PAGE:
What do you get when you combine the acoustic mastery of Yim Yames, the multi-instrument and producing skills of Mike Mogis, the almost haunting voice of M. Ward, and the poignant presence of Conor Oberst? A fusion of talent that transcends the disconnect of other collaborations.
“Monsters of Folk” brilliantly blends the distinct sounds of these four musicians without defining their separate influences. Different from other collaborations, “Monsters of Folk” serves as a confluence of sound, listing each song as written, produced, and performed by Monsters of Folk, asserting their intricate integration.
The four ‘monsters’ achieve a sincere camaraderie as they swap instruments throughout the album, a cooperation that becomes evident in the smooth transition between songs.
“Baby Boomer” showcases this consistently balanced exchange, alternating between Ward, Oberst, and Yames on vocals.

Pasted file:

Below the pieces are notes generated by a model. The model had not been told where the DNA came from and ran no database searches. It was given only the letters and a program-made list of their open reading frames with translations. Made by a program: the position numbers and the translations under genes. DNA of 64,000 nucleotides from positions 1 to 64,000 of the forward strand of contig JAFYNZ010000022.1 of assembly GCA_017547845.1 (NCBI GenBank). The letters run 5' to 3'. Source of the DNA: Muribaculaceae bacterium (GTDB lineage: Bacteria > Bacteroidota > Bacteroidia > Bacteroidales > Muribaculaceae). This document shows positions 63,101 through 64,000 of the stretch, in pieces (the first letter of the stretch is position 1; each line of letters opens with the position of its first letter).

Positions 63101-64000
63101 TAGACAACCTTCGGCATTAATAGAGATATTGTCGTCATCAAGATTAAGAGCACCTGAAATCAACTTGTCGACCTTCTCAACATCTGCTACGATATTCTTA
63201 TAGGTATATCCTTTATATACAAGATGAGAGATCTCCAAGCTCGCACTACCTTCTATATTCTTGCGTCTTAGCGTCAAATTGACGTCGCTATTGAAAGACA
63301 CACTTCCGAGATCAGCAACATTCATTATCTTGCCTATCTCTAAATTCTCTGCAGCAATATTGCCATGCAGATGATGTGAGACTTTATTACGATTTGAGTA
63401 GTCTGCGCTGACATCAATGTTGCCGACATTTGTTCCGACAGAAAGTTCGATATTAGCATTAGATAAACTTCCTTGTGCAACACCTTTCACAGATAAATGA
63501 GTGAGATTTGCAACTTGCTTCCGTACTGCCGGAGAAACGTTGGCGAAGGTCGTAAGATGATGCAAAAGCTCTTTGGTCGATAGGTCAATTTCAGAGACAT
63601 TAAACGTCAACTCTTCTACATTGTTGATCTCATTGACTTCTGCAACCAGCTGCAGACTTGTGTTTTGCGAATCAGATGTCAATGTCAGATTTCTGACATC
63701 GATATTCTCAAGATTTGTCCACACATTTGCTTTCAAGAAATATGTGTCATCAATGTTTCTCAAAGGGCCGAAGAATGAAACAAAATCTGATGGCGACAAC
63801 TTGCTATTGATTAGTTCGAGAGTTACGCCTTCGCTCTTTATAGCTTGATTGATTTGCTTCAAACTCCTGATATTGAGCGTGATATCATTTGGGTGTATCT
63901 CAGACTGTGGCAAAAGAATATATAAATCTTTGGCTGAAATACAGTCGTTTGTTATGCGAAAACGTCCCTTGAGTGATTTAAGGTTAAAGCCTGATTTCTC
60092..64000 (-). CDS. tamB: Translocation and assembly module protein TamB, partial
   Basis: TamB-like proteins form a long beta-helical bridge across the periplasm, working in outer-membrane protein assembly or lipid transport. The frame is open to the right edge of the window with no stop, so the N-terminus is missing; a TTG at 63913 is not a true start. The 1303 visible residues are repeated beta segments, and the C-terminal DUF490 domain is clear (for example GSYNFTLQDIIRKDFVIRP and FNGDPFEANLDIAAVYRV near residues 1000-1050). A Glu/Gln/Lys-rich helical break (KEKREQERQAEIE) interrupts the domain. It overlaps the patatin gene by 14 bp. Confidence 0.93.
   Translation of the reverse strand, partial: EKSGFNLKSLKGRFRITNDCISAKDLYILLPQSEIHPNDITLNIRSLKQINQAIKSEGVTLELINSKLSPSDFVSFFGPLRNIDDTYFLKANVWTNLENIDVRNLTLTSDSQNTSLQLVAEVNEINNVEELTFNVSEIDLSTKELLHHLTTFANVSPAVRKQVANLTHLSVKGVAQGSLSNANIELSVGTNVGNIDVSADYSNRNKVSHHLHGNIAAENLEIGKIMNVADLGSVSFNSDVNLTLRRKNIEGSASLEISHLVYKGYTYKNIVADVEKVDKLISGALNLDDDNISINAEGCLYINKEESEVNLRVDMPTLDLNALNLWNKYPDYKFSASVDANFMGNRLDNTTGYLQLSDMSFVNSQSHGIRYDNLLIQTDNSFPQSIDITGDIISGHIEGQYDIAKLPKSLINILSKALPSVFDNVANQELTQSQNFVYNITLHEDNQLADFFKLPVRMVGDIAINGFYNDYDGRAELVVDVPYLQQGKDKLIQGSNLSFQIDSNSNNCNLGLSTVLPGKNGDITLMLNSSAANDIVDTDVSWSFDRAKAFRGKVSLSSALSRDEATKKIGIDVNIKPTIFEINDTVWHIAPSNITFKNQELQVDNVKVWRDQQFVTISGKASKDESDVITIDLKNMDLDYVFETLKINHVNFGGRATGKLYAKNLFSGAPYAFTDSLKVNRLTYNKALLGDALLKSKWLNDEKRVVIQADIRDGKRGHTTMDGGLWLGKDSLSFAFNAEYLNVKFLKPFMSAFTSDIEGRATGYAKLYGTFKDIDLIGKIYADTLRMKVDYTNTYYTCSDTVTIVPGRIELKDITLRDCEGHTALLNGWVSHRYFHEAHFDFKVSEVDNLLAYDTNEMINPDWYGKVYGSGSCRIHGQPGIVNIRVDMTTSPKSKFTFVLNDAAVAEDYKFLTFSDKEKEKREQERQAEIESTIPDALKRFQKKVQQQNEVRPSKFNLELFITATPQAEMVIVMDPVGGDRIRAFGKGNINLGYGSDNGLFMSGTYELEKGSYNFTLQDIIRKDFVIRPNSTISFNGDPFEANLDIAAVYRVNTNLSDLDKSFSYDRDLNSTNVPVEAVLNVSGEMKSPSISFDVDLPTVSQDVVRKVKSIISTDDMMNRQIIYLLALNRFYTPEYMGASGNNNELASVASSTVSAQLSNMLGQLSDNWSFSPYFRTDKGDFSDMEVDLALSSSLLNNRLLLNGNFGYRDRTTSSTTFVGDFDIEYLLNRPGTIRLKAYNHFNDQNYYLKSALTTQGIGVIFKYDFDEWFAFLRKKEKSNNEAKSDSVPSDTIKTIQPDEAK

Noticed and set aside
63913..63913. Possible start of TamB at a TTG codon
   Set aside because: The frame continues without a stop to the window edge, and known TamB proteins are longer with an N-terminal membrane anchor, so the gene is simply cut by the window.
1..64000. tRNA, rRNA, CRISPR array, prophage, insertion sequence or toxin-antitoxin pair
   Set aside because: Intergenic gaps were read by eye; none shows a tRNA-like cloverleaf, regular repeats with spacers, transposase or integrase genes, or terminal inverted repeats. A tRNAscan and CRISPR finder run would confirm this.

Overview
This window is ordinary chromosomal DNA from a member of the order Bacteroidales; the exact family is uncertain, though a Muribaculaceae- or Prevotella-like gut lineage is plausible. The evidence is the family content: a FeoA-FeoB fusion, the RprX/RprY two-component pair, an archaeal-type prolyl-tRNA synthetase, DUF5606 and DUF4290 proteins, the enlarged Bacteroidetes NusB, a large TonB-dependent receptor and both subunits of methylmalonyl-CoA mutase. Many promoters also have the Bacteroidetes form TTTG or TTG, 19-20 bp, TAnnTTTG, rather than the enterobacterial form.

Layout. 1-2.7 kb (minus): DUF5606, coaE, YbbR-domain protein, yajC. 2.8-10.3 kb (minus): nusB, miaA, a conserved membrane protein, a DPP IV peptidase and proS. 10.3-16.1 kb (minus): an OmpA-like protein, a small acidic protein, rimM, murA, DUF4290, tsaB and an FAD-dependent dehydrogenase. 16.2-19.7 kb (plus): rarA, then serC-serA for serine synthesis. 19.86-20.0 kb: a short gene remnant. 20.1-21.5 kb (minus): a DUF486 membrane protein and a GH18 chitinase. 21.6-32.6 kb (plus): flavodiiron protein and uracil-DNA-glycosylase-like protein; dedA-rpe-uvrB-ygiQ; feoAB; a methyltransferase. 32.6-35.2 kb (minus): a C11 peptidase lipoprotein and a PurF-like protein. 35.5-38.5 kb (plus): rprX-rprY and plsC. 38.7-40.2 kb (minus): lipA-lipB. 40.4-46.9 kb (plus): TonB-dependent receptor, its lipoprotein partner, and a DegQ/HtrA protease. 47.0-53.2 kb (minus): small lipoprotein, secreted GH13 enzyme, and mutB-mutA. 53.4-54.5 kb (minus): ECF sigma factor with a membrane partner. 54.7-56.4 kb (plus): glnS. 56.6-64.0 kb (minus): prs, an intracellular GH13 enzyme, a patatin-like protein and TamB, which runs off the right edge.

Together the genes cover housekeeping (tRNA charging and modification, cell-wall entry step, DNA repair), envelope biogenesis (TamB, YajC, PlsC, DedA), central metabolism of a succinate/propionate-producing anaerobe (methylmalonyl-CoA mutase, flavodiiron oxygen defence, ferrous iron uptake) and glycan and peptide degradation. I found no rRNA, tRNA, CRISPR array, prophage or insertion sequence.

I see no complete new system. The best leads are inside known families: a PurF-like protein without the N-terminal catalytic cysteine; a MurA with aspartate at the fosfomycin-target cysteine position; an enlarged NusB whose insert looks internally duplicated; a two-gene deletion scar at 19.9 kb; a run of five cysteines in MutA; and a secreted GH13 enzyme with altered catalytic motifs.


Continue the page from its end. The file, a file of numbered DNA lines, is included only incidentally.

While there are moments when perhaps hints of the individual artist are evident, such as “Man Named Truth” where Oberst’s influence pervades the emotionally charged, yet simple lyrics, the incorporation of the other three prevented the characteristically rapid riffs from being overpowering.
The first track “Dear God” establishes the tone for the entire album, initiating the continual address of the uncertainties of the human condition with a soulful, nearly psychedelic beginning. Songs discuss everything from solitude to death to life decisions, all which return to the fundamental questions of existence and relation to God. The sometimes somber connotations introduced by “ Losin Yo Head” and “Magic Map of the World” are countered by the optimistic “Goodway” and “Ahead of the Curve.”
Just as the album balances musical influence and theme, the Monsters of Folk also flawlessly converge genres. “Sandman, The Brakeman And Me” and “Goodway” sneak in tinges of country, following the pattern of a majority of the songs, which are a mixture of folk, rock, country, and at times, psychedelic.
The chemistry these four possess, first discovered when on tour together five years ago, certainly translates to their collaborative project. Despite the album title, Mogis, Oberst, Ward, and Yames have more than proven themselves masters of folk and everything in between.